Lowered us into that, but there’s a reef that goes round Okinawa; very hard coral & they grounded up on it. We couldn’t get over that reef; it would have chopped the propellers up. So the ramp went down & we went down about 3 feet. The gun – Christ, I think the top of it was just showing. We didn’t know it but they had alligator trap. You’ve got a guy with like a tank track & his job is to shuttle back & forth from the reef to the boat & we didn’t know that was his job. We hailed one of them going by so we got over there & we managed to wiggle the gun around…..

You just manhandled it?

Manhandled it up the ramp onto this ship.

No incoming fire; I can’t imagine what it must have been like to have been out there & trying to do that & taking incoming at the same time.

I think if the Japs had really defended that, they would have really done a job on us.

I do too.

That reef – there’s a picture in our book – one guy shot a photo of us when that alligator got in the ramp & we wheeled the gun…he took a shot & we’re a full page in the history book. I say “See that black spot on the reef?” That’s where one of our tanks was dumped.” We never got that tank off that reef the entire war. Someone told me a medical battalion went out there & ripped the engine out of the jeep; big diesel engine & they got it ashore & they ran the hospital tents with the engine; for the lights & batteries. It wasn’t completely wasted.

How many were there in your gun crew?

5, but you had an extra guy always floating around; he’d be an ammo supplier or…..

They were all pretty good buddies?

Oh God yeah; slept in the same tent; everything.

So was Ski one of your gun crew?

No, Ski drove a truck the whole time. He was trained on machine guns so he always had a machine gun but after a while we lost the machine guns. Dick can tell you….so many machine guns were lost in the Sugar Loaf battle, you could 10 trucks full of machine guns. They were damaged or laying there, in pieces because shells would land on them, so where are you going to get machine guns? I confiscated a BAR which was never issued to us, but I liked it. It had a front handle & a trigger handle. That gave us some protection.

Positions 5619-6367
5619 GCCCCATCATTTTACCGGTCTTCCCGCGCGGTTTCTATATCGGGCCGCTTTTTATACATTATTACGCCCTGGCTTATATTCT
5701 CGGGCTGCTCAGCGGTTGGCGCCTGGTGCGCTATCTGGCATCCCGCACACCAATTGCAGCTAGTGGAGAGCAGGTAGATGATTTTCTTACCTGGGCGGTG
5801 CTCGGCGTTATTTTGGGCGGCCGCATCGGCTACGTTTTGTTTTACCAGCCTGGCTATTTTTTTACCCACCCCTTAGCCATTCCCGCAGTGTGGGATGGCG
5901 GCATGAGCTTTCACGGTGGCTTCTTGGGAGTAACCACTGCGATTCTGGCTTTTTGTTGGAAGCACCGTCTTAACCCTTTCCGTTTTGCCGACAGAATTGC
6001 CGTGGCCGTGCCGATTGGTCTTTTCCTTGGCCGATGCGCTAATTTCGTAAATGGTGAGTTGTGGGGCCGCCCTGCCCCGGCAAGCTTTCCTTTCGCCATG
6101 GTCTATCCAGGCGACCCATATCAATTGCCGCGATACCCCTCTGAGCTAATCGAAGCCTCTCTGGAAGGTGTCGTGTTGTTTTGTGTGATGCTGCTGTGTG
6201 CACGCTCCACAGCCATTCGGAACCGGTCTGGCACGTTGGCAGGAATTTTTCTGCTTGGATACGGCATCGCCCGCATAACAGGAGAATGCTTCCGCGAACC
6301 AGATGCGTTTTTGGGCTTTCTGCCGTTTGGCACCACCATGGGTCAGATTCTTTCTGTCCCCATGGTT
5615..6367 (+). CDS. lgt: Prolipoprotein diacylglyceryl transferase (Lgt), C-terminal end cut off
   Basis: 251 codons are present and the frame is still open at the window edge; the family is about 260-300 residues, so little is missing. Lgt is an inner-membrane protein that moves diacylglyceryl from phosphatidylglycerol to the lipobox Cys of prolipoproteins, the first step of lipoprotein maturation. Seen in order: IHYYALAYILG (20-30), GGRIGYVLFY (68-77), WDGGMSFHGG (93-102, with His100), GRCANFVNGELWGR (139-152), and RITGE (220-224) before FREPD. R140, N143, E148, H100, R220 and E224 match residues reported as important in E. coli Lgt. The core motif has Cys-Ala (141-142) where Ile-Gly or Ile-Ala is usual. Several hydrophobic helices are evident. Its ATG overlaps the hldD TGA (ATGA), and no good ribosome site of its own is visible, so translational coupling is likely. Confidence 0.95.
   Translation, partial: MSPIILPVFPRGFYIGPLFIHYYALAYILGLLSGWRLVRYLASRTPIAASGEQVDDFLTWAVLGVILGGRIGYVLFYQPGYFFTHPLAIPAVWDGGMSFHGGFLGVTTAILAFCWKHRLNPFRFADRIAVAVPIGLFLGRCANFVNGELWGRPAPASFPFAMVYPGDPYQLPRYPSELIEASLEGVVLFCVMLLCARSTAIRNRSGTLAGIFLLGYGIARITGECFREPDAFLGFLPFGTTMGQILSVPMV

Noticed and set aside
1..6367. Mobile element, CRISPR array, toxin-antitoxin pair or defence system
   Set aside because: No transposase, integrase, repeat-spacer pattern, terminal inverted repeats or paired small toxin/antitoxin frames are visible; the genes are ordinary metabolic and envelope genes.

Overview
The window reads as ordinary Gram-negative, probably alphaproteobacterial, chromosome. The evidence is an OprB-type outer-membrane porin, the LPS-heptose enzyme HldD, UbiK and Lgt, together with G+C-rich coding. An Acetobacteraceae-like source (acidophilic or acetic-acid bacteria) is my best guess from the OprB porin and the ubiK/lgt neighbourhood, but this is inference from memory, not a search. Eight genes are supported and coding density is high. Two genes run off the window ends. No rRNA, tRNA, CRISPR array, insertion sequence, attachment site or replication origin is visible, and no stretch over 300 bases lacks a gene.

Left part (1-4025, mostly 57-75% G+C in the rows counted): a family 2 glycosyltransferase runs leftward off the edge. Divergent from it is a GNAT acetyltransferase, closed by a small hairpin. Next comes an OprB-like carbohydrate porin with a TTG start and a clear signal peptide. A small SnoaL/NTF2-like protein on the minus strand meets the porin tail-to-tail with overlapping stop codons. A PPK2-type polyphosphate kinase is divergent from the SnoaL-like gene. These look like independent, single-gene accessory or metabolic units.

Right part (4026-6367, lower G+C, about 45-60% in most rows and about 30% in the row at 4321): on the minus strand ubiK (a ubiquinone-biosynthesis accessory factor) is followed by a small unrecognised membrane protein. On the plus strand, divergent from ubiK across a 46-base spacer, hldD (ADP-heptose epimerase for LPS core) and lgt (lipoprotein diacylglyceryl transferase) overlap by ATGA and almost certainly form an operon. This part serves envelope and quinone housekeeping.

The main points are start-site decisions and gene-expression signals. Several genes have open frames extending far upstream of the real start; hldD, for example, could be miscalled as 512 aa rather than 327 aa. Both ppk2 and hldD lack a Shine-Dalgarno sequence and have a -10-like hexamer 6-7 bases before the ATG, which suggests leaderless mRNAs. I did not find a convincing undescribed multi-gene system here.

And you had your carbines as well?

We had M1’s we were issued & we got rid of them. I traded mine because it’s a terrible thing to have slung across your shoulder, & manoeuvring that gun. They slipped off you; some guys carried them across with their pack & that was even worse.

And did you have a pistol as well?

No.

So basically you were unarmed half the time?

No, we had our weapon; you’d never let that weapon go. But we traded the M1 for the carbine.

Oh I see.

It’s much easier to manoeuvre with that. You see the pictures of 37mm firing – I even said to Dick, “You see that? The M1 is laying on the ground.” The guy when he gets to the gun, he goes like that. It’s laying in Okinawa shit – mud, but with us, we got it on us. We’d hand it to a guy & he might have 2 on him, but I traded that with a guy who had one of them rocket trucks; we knew the guy from Hingham & he pulled in where we were & I said “Look at the duty on that thing, “ & he said “Jesus Christ, are you shitting me? This is awful. I’d give anything for an M1.” “You want an M1? Gimme that!”

Can you remember your first piece of action against the Japanese? It must have been when you were heading north?

The northern end (??) was the first piece; firing the weapon at the people. The other one was waking up at night…..

That was at night that time?

Yes.

And that was the first time you were involved?

First time. The other times, we were always going into houses.

Adrenaline pumping? Were you scared?